Here’s a well-worn trope you’ll see somewhere as the year 2022 ends. Someone will write or say:
“2022 — would it ever end? Glad to see that sorry year done.”
Troubling and bad things happened this past year. I know. I’m a grateful and privileged person, but still this year has had stressful and even frightening things in my family. And if we are to look fully at our nations and the world? Distress might seem a slighting word there.
Here’s another trope, one portrayed in many a cartoon around the New Years, one old enough to be old when I was a child: an aged man with a 2022 sash around his stooped body, and a young smiling toddler just able to stand and show the New Year 2023 banner arrayed across its torso. When I was a child, even a younger adult, I always looked fondly at that baby with the New Year’s sash. What wonders, what new things will the upcoming year bring? What burdens will be set down with the expiration of the old year? Even if I didn’t know how the balance of the forthcoming year would settle with the debts of the passing one, I was looking forward, closer in age to that toddler than to that geriatric December 31st.
Now that I’m an old man, that expiring year is closer to me than that tiny child — and it’s not just years that expire or stoop with age. Since last winter, long time alternative Parlando Project voice and LYL Band-mate Dave Moore and I did our part to say goodbye to some colleagues in poetry, and we both have had some family deaths. No wonder that there’s been a good number of elegies presented by this Project lately.
I’ve had the rough tracks of today’s elegy since last spring, the best of which was a vocal track that Dave laid down as part of a session we did in memory of poet Kevin FitzPatrick. It was only this December as the year was coming to a close that I found an idea of what to do with Dave’s song. His words in “Don’t Have To” are all about the routine troubles, tasks, and stresses of life mixed with the aspirations we poets dream to grasp. Kevin, who wrote about work and labor, and who labored and worked at his writing, had all of that.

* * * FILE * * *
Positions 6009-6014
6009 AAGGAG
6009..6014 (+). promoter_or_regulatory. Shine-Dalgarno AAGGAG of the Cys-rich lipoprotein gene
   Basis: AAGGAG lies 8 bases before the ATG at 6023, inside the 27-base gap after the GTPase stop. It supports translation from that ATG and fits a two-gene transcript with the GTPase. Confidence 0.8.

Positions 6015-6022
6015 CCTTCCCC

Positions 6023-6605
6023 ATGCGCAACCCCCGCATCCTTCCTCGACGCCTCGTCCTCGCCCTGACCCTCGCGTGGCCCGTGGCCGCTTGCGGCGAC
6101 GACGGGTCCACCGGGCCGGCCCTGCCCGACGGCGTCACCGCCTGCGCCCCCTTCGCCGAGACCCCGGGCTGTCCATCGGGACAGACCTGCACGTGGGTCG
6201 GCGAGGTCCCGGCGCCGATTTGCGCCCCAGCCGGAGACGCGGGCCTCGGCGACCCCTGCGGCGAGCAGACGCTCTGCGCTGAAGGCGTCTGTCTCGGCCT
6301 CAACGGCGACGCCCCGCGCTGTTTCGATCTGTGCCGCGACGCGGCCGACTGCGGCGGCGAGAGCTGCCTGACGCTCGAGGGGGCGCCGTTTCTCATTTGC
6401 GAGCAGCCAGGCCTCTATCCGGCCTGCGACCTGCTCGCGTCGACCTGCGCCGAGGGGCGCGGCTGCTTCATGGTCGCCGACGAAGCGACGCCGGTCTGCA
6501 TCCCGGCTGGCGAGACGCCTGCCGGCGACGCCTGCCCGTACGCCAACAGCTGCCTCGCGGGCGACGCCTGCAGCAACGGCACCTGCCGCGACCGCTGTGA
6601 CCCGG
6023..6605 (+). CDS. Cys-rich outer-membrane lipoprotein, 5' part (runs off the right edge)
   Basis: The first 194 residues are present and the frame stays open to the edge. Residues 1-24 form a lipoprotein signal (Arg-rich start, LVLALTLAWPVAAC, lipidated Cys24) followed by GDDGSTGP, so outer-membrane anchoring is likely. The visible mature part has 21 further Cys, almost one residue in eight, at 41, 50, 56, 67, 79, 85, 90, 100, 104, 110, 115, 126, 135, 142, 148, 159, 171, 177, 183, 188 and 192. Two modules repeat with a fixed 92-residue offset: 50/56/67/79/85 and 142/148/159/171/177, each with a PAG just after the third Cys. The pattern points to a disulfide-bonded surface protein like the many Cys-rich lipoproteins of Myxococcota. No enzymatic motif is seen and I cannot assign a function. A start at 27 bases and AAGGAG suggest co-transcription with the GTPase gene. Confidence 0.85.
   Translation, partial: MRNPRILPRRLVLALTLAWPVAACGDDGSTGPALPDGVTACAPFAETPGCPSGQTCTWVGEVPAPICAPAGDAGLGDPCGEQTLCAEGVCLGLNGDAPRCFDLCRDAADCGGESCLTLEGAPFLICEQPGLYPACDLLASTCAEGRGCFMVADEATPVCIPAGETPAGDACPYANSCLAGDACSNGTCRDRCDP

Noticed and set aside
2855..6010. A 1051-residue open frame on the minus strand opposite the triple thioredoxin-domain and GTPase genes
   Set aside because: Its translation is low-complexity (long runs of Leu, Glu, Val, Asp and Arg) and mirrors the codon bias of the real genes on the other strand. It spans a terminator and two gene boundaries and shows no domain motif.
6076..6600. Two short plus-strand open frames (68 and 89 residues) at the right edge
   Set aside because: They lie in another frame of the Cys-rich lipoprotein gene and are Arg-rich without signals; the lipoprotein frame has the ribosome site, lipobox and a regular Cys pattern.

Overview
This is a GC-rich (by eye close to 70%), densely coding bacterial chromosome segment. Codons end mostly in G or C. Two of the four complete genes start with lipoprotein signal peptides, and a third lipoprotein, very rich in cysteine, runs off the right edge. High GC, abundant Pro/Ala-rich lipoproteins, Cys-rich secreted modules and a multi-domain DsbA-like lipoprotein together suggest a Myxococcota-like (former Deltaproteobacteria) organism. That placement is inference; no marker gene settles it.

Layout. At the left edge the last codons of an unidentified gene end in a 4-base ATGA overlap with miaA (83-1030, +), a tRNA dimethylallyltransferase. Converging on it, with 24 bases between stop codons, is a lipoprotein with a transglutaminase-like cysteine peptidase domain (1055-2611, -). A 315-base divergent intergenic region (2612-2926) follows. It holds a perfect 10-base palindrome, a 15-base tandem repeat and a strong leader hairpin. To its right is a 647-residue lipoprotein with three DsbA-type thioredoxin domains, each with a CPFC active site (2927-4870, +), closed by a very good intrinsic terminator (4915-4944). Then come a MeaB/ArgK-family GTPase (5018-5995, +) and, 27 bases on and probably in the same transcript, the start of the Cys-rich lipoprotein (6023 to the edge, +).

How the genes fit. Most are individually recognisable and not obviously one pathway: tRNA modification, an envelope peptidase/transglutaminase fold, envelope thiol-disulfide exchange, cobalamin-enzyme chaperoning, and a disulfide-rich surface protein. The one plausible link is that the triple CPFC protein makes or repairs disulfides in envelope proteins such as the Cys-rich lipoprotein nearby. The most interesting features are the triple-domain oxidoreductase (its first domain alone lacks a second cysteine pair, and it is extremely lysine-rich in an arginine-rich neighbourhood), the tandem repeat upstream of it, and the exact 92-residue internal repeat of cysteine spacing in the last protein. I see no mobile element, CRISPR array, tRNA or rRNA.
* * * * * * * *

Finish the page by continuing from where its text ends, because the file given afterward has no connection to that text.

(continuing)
This was Dave Moore’s own corrected manuscript I worked from to complete today’s piece.
It struck me that this is a great life-lot of things, a glorious jumble — Kevin’s poetry that I was privileged to experience, the care and responsibility that his family, friends, colleagues, and clients were sheltered by. If the First Noble Truth of the Buddha is that life is dukkha sacca,* then noticing a cessation of dukkha is apprehending the punching out of the timeclock of a lifetime too. Might it be worthwhile for us on New Year’s Eve to notice, or even thank, the aged 2022 of our families, friends, colleagues, and ourselves for their labors however strained and imperfect they were? When we, like the year 2022, are gone, others will take up that imperfect and sometimes thwarted work.
That thought arose as I took Dave’s vocals from last spring and using the modern tools of audio editing, I sped up their tempo to increase urgency. For music I started with a rollicking piano part which I triggered on my little plastic keyboard but made sound impossibly knuckle-busting by invoking an arpeggiator that kept the sixteenth notes flying. After establishing that tempo, I had to give my fingers a workout on the bass to lay down a bass track, and frankly I was running to catch up the whole length of the song. I added a little vibraphone and guitar to add some visiting outside timbres to the dominant piano and that completed the unusual elegy “Don’t Have To (Now You’re Done)” you can hear with the player below. Don’t see any player? This highlighted link is an alternative way to hear it.
*A complicated term to translate, though the simple translation of “life is suffering” is common. Properly, it includes the sense of stress, unease, and dissatisfaction as well.
One thought on “Don’t Have To (Now You’re Done)”
Hi Frank, just listened to You Don’t Have To and wanted to give you some kudos. Nice job on the music and musical arranging. The fast pace of this song somehow captured for me an experience of trying to make sense of things when grieving the loss of one beloved. Linnea
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